Raphael tapestries in Sistine Chapel for anniversary fest

Brought together 500 years after Urbino genius's death

(ANSA) - Rome, February 19 - Raphael's 10 magnificent tapestries on the Acts of the Apostles have been brought into the Sistine Chapel for the first time in 400 years in a special showing marking the 500th anniversary of the Renaissance master's death.
    The tapestries are usually only displayed on rotation in the "Raphael Room" at the Vatican Museum, according to the Vatican.
    But from this week until Sunday, they are being brought together to mark the anniversary of the Urbino genius's death.
    "We wanted for the celebration of 500 years of Raphael's death to give the opportunity to share the beauty that is represented by the tapestry together in this beautiful, universal place that is the Sistine Chapel," said Barbara Jatta, director of the Vatican Museums.
    Pope Leo X commissioned Raphael to design the tapestries in 1515. Michelangelo had just finished his elaborate work on the ceiling and the pontiff wanted to ensure the lower walls weren't bare.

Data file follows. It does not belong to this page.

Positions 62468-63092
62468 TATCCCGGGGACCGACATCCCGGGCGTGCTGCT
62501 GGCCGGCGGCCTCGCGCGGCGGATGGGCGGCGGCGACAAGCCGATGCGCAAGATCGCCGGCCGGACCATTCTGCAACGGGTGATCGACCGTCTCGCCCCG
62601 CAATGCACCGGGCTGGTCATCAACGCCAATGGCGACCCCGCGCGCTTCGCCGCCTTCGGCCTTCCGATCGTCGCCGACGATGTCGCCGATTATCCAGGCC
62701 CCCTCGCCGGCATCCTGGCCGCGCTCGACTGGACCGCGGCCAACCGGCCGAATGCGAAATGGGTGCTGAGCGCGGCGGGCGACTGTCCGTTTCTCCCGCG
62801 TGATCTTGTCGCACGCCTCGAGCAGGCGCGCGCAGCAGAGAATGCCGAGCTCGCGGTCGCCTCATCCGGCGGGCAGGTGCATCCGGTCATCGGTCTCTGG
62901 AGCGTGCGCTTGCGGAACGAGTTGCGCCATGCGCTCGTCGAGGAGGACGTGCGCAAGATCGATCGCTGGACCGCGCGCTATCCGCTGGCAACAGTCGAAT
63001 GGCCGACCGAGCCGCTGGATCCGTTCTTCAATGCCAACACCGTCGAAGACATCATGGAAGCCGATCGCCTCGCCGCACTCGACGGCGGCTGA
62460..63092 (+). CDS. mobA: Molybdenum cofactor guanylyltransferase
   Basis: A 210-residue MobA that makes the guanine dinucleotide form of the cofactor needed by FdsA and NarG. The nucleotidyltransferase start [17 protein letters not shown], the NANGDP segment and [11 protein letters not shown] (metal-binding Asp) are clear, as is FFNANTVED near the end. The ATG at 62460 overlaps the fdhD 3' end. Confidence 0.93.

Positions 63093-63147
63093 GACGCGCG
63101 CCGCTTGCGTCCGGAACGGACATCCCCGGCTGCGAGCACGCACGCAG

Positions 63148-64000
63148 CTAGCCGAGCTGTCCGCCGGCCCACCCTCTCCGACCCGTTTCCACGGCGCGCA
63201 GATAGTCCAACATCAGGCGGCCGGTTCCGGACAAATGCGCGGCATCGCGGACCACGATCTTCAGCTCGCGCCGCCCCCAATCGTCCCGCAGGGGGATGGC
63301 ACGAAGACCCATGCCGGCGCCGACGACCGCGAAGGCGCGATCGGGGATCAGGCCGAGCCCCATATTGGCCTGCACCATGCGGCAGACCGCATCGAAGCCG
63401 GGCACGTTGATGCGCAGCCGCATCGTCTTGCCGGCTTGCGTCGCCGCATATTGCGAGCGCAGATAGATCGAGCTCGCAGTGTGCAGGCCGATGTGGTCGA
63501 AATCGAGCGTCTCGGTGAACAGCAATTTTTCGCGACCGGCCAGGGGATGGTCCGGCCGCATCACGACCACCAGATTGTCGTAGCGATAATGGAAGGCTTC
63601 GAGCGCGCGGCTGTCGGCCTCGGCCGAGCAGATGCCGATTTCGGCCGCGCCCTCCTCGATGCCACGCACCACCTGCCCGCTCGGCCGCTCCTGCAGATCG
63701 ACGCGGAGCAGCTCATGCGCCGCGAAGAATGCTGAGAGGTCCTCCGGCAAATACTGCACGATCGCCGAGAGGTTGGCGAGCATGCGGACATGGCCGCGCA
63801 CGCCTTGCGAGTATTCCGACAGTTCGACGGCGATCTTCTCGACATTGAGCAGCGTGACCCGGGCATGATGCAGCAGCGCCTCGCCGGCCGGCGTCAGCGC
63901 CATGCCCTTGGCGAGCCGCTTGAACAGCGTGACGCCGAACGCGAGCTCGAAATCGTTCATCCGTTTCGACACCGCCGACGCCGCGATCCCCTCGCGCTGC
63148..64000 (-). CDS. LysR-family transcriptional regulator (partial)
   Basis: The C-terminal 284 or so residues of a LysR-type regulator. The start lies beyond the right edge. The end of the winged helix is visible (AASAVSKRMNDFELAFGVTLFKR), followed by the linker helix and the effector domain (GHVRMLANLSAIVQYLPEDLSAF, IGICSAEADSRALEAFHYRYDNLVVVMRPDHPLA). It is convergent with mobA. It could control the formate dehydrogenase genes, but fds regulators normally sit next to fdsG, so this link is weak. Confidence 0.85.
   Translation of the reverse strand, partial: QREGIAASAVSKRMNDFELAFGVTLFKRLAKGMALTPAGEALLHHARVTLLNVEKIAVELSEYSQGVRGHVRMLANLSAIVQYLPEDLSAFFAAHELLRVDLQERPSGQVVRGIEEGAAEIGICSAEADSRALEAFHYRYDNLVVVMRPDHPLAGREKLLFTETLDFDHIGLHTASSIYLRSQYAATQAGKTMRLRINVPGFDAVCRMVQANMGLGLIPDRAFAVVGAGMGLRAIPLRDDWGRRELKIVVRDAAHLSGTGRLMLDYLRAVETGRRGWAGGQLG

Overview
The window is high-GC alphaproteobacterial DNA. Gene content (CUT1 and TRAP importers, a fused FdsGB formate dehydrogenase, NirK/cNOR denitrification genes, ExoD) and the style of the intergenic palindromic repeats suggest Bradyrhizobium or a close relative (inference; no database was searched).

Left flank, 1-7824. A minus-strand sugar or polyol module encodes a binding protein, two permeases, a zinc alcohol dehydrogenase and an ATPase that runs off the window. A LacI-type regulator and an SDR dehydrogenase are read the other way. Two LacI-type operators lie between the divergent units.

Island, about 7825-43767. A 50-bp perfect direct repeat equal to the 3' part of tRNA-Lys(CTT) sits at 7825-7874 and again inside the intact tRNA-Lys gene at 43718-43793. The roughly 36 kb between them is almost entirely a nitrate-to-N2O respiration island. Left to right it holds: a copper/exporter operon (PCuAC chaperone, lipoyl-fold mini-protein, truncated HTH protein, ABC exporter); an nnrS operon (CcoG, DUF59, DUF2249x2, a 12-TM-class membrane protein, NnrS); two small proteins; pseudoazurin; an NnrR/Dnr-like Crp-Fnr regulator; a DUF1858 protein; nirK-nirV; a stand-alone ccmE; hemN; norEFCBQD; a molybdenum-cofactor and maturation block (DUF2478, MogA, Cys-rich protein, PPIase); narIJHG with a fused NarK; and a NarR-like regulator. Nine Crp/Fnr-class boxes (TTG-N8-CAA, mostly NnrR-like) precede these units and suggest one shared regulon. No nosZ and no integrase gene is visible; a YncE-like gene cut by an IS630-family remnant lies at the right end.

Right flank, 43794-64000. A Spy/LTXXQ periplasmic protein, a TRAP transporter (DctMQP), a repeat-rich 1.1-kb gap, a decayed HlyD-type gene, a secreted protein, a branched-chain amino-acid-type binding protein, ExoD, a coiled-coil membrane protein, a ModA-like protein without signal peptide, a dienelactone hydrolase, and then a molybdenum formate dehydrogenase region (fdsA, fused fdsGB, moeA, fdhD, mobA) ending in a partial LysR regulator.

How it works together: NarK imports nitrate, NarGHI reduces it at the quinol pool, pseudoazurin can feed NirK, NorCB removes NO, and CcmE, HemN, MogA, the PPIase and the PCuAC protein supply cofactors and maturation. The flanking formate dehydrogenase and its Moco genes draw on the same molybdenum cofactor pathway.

Raphael painted 10 intricate images that depicted the lives of Saints Peter and Paul, now known as the Raphael Cartoons. The cartoons were then sent to the workshop of master weaver Pieter van Aelst in Brussels to be woven into tapestries.
    At Aelst's workshop, they were cut into vertical 90 centimeter-wide strips so the weavers could place them under their looms to recreate the image in thread.
    The first tapestries were delivered to the chapel in late December 1519, however, Raphael died months later and did not see all the tapestries completed and together.
    After Pope Leo X's death in 1521, some of the tapestries were even pawned to pay off Leo X's debts.
    Centuries later, and after a decade of restoration, the tapestries will hang this week where they were intended, below Michelangelo's famous Sistine Chapel ceiling and near his "The Last Judgment." Raphael and Michelangelo were rivals for the Vatican's commissions. Michelangelo was known to accuse Raphael, nearly a decade his junior, of plagiarizing his style.
    Only seven of the original cartoons exist and are held at the Victoria and Albert (V&A) Museum in London, where they have been preserved since 1865.